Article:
Festival season, unlike the more by the book summer or winter, is not a ‘season’ in any traditional sense of the word. It is not marked by a gentle dusting of snow across a field, nor by the falling of leaves, nor by the first hesitant glances of cold crisp sunlight across a freshly blossoming meadow, rather it‘s defined as the one time of year when it’s deemed culturally acceptable for people not directly involved in the rearing of livestock to wear wellies. Kevin O’Neill gives a preview of Groove Festival, one of Ireland’s most exciting emerging festivals.

Groove Cover

This year, Groove Festival marks its 4th birthday, following three very prosperous past events. Running on the 2nd and 3rd July, the festival aims to create a vibrant and entertaining atmosphere for people of all ages and backgrounds. With live music, great food and an aesthetically-pleasing setting, this is undoubtedly a recipe for success. There are 4 main aspects to Groove which places it amongst the best festivals in the country.

Firstly, the location is not only accessible, but fitting. Killruddery House is largely regarded as one of Ireland’s finest remaining manor houses. It breathes culture, with vast wooded areas and fantastic architecture. Its official address is Bray, but is only a 40 minute drive from Dublin city centre. Although there’s no camping provided on the grounds, there are plenty of local campsites, such as the Roundwood Caravan and Camping Park, and if that doesn’t tickle your fancy, the Esplande and Martello Hotels are more than willing to accommodate you.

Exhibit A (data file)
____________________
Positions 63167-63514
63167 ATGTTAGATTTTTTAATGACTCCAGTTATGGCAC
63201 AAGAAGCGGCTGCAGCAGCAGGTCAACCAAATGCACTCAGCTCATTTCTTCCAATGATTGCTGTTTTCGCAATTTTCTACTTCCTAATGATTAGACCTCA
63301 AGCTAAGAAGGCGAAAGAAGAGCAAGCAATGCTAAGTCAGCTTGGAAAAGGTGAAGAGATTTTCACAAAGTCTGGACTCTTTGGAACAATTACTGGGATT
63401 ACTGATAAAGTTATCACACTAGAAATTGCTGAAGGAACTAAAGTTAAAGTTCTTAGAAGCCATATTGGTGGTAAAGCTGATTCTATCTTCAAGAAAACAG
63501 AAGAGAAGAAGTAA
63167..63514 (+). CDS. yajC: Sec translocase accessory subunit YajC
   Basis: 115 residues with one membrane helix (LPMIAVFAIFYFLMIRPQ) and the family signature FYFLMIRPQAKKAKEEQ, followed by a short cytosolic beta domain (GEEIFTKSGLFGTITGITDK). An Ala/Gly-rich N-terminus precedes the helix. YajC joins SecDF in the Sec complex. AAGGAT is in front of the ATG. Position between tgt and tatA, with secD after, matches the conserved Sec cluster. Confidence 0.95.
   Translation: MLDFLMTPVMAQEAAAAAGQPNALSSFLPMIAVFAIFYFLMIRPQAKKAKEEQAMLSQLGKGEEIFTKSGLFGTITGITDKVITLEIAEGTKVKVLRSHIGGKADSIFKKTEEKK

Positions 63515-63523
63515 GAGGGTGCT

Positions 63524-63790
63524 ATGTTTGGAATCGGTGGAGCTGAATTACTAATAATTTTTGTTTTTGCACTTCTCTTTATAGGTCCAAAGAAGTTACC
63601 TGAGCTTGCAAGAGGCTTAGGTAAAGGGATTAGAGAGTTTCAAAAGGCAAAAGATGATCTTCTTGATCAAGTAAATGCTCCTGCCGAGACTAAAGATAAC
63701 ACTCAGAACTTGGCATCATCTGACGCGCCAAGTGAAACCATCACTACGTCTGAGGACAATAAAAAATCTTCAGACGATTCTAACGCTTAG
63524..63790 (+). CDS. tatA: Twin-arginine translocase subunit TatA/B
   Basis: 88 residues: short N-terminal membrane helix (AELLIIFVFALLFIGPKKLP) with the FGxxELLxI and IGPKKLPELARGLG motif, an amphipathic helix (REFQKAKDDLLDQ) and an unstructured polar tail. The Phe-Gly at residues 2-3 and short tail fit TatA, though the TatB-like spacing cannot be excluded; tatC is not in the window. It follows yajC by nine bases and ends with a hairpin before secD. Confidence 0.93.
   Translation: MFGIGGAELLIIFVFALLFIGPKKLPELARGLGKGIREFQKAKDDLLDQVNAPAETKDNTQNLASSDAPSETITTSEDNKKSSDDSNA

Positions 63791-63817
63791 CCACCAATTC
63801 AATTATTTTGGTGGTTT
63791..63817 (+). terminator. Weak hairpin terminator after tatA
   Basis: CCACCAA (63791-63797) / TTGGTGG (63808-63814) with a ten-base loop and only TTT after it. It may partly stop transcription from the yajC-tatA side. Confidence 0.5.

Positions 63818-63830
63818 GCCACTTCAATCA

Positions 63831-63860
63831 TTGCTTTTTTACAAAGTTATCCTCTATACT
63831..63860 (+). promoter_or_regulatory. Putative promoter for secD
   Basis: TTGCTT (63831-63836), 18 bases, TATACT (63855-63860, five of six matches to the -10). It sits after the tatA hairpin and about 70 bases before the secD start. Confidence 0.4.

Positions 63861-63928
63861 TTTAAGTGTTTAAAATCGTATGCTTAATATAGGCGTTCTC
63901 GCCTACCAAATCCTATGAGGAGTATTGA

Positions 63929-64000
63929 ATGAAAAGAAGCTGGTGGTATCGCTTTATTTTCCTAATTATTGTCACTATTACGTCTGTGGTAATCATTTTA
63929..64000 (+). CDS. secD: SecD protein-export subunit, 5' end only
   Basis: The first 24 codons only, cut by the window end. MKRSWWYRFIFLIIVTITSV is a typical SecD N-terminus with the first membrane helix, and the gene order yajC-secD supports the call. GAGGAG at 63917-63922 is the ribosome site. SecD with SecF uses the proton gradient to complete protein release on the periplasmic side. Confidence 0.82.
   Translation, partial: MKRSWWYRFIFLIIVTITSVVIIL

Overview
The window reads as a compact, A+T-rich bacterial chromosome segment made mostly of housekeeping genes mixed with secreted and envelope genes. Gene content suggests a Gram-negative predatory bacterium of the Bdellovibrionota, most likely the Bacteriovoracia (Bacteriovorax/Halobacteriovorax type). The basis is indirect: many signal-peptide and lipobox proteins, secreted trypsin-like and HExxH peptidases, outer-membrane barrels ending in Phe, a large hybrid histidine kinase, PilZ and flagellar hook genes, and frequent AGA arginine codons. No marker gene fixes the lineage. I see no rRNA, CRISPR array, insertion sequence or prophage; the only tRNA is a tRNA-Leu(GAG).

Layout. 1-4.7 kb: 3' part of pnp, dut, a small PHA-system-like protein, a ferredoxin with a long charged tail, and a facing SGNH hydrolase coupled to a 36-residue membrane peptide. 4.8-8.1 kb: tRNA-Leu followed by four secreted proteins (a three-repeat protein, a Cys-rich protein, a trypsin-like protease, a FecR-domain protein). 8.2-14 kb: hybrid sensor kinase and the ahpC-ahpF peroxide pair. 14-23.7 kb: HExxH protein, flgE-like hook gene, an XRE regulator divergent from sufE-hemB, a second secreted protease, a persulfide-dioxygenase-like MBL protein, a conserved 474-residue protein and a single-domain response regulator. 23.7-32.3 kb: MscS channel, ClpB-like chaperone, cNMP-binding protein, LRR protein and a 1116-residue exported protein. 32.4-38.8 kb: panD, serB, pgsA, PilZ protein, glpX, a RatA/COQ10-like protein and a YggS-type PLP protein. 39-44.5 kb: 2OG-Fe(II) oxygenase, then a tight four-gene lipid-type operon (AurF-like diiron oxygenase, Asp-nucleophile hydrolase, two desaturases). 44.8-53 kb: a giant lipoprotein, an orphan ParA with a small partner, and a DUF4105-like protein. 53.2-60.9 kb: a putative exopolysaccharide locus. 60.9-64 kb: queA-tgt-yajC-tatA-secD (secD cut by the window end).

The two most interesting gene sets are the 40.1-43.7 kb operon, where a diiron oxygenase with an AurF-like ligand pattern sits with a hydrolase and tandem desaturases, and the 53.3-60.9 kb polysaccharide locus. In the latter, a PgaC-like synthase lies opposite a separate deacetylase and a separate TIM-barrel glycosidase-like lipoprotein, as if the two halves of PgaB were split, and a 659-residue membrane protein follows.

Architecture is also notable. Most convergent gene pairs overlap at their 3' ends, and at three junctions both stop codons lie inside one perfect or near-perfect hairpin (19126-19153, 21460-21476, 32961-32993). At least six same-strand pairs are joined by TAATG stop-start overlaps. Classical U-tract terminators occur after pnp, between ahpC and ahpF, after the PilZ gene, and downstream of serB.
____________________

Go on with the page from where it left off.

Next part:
Then of course, there’s the music. Over the weekend, two stages (Main Stage and Hop House 13 Stage) will be show-casing acts from a wide-range of genres, with head-liners including Aslan, Ocean Colour Scene, The Blades and The Academic. On top of this, a certain shout-out must be saved for Rebel Rebel, a David Bowie tribute band made up of some of the best musicians in the country. If you were never fortunate enough to witness the ‘Thin White Duke’ live, this is the closest you’re going to get!

Yet there’s far more than just the tunes. Groove’s Celtic Kitchen specialises in serving traditional Celtic meals inspired by local and historical methods. There will also be a number of cooking demonstrations, most notably by TV3’s Great Irish Bake Off’s Chef Paul Kelly. Apart from the culinary delights, climbing walls and aqua-sphering all provide opportunities to exert a bit of energy and break a sweat over the two days.

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Despite suggestions in the logo, Groove Festival is proud to declare the aqua-sphering pool remains shark free.

Finally, the price is also another huge draw for Groove. An adult weekend pass comes in at €74.50, whilst a family ticket for the two days (2 adults/2 kids) is only a mere €180. For a student, this incredible blend of quality entertainment at a very reasonable price, probably represents the best value for money you’ll find all summer. For all the reasons listed and more, Groove Festival is worth checking out.

Kevin O’Neill